By Claire Ruckin and Andrew Berlin
LONDON (Reuters) - More banks are poised to join a $14 billion financing backing U.S. private equity firm Blackstone Group’s acquisition of a majority stake in the Financial and Risk business of Thomson Reuters Corp , banking sources said on Wednesday.
Bank of America Merrill Lynch, Citigroup and JP Morgan are leading the financing and are talking to other banks including Barclays, Deutsche Bank, Goldman Sachs, HSBC and RBC about joining the deal shortly, the sources said.
“Every man and his dog is pitching to get in on the action,” a loan syndicate head said.
The large deal is attracting interest from banks vying for roles on the lucrative underwritten leveraged loan and high yield bond financing.
New lenders are being offered fees to underwrite 28 percent of the transaction, which will reduce the risk of the three arranging banks, the sources said. Appointments will be partly based on how much business the banks do with Thomson Reuters, they added.
Once the bank group is complete, the highly anticipated US$14bn financing is expected to launch for wider syndication to institutional investors in March, the sources said.
Blackstone and Thomson Reuters declined to comment.
Recent market volatility has had a destabilising effect on the debt markets, which could be exacerbated by Wednesday's US inflation figures.
The financing was underwritten before stock markets slumped on February 2, and the three lead banks may wait until market conditions are more stable to launch the deal.
“US inflation figures will be a catalyst ... I would expect they (the lead banks) will want to see how the next few days play out, then they’ll either rush it out or hold out and hope things improve,” a senior investor said.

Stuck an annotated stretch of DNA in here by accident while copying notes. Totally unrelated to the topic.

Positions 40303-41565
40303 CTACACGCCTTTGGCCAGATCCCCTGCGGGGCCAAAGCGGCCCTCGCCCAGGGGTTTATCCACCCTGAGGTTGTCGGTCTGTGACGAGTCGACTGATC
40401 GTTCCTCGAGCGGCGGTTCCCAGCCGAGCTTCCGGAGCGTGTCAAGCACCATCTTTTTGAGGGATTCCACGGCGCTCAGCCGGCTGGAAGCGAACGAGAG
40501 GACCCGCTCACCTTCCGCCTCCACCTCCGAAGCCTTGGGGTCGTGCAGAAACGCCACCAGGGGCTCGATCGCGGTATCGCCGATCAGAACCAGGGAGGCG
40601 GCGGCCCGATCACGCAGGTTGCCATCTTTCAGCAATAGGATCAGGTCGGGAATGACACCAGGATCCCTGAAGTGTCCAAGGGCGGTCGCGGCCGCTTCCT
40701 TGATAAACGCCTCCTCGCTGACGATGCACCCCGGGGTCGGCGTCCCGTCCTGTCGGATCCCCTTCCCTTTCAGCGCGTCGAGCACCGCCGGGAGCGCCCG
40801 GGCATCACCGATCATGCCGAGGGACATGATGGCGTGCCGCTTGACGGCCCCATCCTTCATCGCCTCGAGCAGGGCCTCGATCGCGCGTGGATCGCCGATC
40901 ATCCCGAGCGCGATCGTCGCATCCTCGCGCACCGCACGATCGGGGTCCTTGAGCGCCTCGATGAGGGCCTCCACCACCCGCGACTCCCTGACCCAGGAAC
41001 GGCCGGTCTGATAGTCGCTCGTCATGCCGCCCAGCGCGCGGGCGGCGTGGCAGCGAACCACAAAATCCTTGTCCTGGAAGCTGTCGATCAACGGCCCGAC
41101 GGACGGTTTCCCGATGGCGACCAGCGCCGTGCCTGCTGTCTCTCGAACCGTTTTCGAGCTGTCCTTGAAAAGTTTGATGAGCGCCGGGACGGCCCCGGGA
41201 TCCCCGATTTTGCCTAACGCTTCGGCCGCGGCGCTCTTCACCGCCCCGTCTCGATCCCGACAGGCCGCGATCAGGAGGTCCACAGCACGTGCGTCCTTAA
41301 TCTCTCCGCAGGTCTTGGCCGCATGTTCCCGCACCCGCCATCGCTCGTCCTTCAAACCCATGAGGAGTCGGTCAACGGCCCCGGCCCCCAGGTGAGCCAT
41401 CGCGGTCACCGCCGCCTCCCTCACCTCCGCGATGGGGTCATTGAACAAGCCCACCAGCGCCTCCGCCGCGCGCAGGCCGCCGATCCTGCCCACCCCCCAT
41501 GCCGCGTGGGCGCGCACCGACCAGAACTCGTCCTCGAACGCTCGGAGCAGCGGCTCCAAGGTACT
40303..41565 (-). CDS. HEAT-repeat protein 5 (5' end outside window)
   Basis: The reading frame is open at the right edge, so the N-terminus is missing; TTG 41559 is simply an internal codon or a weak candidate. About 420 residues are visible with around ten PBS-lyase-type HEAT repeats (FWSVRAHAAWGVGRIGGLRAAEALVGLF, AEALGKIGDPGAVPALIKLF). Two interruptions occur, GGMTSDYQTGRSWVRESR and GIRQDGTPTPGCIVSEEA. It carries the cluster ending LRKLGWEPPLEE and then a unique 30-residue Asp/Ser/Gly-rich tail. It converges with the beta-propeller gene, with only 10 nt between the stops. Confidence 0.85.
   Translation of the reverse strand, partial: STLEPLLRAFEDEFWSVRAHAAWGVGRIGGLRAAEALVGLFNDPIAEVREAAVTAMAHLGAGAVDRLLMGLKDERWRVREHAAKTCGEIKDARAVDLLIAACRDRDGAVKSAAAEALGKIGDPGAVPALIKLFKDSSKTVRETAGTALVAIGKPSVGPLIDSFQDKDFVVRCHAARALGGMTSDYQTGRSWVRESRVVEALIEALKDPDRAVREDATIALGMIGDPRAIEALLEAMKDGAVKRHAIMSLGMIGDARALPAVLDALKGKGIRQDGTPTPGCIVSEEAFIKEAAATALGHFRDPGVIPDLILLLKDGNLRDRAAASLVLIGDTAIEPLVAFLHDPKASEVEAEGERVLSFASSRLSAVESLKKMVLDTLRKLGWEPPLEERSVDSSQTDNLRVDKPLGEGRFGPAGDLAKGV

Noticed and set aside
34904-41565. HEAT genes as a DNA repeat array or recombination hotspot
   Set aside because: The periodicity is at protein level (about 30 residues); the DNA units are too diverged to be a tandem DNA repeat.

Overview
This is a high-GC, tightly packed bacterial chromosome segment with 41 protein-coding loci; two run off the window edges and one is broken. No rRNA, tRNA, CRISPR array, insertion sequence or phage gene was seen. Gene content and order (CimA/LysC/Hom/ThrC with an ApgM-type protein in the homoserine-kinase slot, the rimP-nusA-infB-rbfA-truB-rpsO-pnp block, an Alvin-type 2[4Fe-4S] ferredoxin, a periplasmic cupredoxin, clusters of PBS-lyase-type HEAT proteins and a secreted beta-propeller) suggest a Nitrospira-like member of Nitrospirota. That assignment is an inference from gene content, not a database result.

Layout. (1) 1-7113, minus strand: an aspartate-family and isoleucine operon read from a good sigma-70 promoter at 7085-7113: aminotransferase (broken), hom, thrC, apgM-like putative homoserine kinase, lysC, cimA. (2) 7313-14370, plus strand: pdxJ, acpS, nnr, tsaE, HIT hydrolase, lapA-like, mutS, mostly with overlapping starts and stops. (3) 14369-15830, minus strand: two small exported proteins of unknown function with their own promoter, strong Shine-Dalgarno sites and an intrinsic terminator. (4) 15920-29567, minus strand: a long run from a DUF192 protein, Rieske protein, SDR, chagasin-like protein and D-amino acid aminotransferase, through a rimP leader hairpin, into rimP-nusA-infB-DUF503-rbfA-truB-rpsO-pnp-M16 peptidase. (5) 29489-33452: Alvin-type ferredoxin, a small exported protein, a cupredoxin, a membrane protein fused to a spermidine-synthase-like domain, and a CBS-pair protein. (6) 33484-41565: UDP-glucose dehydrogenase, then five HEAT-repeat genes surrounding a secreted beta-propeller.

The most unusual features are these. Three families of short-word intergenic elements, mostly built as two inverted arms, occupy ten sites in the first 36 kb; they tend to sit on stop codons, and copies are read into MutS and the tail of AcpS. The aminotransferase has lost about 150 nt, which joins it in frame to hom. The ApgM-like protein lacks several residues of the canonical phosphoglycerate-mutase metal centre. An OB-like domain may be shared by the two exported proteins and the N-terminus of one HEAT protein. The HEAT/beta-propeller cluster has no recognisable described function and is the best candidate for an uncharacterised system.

Prolonged volatility could encourage banks joining the deal to negotiate for better fees and titles to compensate for increased market risk, the investor said.
The jumbo deal is being run from New York and will require participation from nearly all Transatlantic loan and bond investors in order to play markets off against each other and achieve best execution for the borrower.
Secondary prices are a key indicator of volatility and sentiment and could also dictate timing as falling bids often encourage investors to seek more compensation.
Banks and investors are confident that the financing will be well received as cash-rich funds are eager to put fresh capital to work in size, the sources said.
The financing is expected to be structured with 60 percent loans and 40 percent bonds, which will give an $8 billion-equivalent loan financing, and a potential split of $3 billion-equivalent secured bonds and $3 billion-equivalent of unsecured bonds, the sources said.
The debt will be mainly denominated in dollars and bankers are currently assessing how much will be denominated in euros. Even a small euro tranche could mean €1 billion-€2 billion of debt being syndicated in Europe, the sources said.
A $14 billion financing would give leverage of around 7.5 times, based on last 12 months Ebitda of approximately $1.7 billion for the F&R unit. Senior leverage of roughly 4.5-5.0 times could give a loan of $8 billion-$9 billion, and junior debt of $4 billion-$5 billion, sources said.
Another source familiar with the matter said previously that leverage was expected to be below 6.0 times.
Blackstone will acquire a 55 percent stake in the F&R business and Thomson Reuters will retain a 45 percent holding.
Loan Pricing Corp is a unit of Thomson Reuters.
(Editing by Tessa Walsh)